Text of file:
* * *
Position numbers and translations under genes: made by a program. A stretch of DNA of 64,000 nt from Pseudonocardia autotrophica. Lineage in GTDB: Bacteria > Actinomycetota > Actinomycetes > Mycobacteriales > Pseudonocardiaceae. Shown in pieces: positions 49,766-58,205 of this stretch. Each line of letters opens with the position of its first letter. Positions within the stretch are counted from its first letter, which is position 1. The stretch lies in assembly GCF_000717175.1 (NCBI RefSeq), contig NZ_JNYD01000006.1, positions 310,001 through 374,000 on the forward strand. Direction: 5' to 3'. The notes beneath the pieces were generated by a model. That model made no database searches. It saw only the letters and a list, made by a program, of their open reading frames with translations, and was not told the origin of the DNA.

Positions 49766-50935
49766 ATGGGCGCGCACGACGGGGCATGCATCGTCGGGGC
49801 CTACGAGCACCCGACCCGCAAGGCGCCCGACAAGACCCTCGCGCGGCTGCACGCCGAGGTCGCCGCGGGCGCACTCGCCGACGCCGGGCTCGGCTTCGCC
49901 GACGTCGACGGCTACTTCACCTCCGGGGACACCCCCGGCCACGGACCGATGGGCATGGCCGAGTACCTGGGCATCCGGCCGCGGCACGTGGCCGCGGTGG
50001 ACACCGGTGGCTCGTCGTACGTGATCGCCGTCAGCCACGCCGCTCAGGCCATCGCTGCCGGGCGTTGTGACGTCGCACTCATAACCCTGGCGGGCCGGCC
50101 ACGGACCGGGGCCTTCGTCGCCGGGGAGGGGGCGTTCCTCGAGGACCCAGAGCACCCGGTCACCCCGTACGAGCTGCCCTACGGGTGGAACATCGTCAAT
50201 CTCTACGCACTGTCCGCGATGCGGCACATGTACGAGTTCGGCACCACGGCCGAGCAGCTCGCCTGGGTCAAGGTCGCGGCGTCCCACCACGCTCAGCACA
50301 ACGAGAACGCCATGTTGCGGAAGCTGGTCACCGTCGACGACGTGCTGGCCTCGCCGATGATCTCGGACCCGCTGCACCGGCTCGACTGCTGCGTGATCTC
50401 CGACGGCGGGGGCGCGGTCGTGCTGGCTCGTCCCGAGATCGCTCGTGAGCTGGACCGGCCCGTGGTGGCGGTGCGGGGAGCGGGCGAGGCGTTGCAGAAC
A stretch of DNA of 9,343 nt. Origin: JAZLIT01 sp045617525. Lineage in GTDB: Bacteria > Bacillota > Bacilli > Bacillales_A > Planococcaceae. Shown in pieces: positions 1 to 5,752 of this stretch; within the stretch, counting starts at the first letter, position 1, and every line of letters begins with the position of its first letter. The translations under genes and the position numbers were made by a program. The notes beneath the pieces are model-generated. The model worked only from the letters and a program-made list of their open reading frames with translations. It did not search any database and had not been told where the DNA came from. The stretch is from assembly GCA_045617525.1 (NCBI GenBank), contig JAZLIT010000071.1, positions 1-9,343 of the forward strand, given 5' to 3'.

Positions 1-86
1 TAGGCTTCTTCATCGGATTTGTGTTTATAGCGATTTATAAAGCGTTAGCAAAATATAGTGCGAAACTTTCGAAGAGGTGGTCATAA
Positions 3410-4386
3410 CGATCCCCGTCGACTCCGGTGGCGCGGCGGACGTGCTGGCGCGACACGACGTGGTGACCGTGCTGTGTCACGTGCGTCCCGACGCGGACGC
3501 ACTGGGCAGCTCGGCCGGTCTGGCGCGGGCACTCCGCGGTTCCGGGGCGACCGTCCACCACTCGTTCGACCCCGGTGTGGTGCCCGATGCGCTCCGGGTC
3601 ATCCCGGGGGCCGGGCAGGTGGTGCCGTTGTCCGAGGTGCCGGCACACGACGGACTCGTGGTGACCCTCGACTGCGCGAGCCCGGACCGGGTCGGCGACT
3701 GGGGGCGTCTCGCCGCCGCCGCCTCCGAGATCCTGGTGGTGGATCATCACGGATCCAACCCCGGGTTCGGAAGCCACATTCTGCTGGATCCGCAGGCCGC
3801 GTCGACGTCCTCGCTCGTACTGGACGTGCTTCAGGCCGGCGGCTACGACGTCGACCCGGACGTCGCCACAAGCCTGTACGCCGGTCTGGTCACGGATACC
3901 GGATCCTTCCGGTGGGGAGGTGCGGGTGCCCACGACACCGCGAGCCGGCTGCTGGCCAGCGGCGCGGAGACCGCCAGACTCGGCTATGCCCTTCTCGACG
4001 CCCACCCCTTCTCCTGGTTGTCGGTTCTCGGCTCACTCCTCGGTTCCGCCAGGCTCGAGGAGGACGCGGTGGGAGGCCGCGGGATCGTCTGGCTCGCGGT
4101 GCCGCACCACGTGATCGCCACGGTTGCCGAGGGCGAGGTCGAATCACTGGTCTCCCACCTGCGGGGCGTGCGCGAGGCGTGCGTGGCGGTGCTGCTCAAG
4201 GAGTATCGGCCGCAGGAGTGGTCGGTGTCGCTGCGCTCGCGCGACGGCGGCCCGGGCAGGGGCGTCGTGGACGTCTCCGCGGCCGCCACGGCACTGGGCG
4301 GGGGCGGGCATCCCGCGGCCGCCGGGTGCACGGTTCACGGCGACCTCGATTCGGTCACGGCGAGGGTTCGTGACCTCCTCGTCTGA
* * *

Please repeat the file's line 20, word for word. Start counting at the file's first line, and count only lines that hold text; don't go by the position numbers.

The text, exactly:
3901 GGATCCTTCCGGTGGGGAGGTGCGGGTGCCCACGACACCGCGAGCCGGCTGCTGGCCAGCGGCGCGGAGACCGCCAGACTCGGCTATGCCCTTCTCGACG